Film scores and classical music. The question is, can the former also be considered the latter. Sort of depends on your definition of “classical music,” doesn’t it? Fully notated music for an orchestra requires the composer to have basic techniques of what I think everyone would comfortably term classical music – things like voice-leading, orchestration, etc. But if that’s all that’s required to call it classical music, then all those Frank Sinatra records with Nelson Riddle would fit the bill. (Hmmm…. “It Was A Very Good Year”? I’ll go for that. But then what about sappy clunkers like “There Used To Be A Ballpark Here”?)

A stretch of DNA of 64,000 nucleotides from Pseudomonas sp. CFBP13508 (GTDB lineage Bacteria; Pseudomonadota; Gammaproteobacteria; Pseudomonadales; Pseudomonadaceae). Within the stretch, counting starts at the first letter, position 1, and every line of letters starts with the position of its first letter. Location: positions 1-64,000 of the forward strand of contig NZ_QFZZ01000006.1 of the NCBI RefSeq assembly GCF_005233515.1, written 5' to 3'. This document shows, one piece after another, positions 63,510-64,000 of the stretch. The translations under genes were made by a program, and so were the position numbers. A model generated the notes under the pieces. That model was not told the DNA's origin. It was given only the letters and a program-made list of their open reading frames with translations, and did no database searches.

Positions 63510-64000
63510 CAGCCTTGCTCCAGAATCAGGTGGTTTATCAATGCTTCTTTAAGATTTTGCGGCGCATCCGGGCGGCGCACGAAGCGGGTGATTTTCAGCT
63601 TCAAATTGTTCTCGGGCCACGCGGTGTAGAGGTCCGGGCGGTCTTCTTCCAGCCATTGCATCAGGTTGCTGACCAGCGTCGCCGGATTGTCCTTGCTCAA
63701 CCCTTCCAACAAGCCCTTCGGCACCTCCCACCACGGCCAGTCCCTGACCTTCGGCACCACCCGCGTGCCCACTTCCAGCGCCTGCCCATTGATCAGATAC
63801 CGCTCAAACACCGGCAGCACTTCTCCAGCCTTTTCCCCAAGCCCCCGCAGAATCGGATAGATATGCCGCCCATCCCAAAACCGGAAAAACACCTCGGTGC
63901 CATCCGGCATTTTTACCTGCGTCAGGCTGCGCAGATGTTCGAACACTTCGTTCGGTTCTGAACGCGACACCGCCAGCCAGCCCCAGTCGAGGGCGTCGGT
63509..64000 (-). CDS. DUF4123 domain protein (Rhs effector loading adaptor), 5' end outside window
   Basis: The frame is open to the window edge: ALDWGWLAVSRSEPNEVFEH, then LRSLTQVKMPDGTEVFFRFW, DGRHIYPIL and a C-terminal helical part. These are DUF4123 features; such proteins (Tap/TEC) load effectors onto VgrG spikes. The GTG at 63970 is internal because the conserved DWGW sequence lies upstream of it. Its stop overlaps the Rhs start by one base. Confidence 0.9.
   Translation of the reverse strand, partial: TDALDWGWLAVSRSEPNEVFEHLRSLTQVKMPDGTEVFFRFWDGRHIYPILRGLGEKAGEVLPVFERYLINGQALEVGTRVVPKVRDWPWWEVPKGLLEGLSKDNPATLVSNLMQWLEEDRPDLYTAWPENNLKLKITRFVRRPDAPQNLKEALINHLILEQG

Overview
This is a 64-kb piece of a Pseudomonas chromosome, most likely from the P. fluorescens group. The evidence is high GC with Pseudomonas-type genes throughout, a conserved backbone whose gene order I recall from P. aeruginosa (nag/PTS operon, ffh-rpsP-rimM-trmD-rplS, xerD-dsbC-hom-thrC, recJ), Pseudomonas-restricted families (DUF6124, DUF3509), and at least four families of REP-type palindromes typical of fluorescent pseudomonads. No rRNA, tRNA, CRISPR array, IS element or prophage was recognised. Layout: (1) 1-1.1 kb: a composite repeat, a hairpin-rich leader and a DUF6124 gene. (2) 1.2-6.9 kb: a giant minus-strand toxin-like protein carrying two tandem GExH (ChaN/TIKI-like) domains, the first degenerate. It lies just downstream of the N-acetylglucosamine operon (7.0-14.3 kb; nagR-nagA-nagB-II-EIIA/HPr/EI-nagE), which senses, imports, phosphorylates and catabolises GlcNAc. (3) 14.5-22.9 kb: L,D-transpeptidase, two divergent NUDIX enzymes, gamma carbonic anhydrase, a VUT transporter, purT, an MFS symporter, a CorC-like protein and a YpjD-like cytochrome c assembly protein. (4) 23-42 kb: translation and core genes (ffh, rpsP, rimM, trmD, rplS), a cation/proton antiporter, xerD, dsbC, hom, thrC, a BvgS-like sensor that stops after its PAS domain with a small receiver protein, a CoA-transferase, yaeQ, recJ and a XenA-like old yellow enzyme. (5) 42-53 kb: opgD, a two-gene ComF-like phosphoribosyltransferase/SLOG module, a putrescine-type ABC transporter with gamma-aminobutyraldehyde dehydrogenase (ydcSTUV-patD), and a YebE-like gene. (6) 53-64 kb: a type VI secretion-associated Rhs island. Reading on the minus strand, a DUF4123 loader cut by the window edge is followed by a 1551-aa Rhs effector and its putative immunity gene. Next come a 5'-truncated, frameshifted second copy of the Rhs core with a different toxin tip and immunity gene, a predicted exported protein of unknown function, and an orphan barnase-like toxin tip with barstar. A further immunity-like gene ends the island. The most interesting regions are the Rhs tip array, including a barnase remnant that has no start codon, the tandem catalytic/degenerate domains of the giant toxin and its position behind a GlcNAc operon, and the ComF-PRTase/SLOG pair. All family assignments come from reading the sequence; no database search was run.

For the vast majority of Americans, the only time they actively listen to an orchestra is when John Williams is conducting it and the horns are drowning out the unearthly shrieks of a Tyrannosaurus Rex. Purists may shudder (after all, that’s what purists do), but for those audiences, listening to that music later at home is a kind of classical music experience.
What do you think? If a film score is orchestral and grand, is it classical music? (Even if that means just bad classical music?) What if it’s electronic? Click here to leave a comment.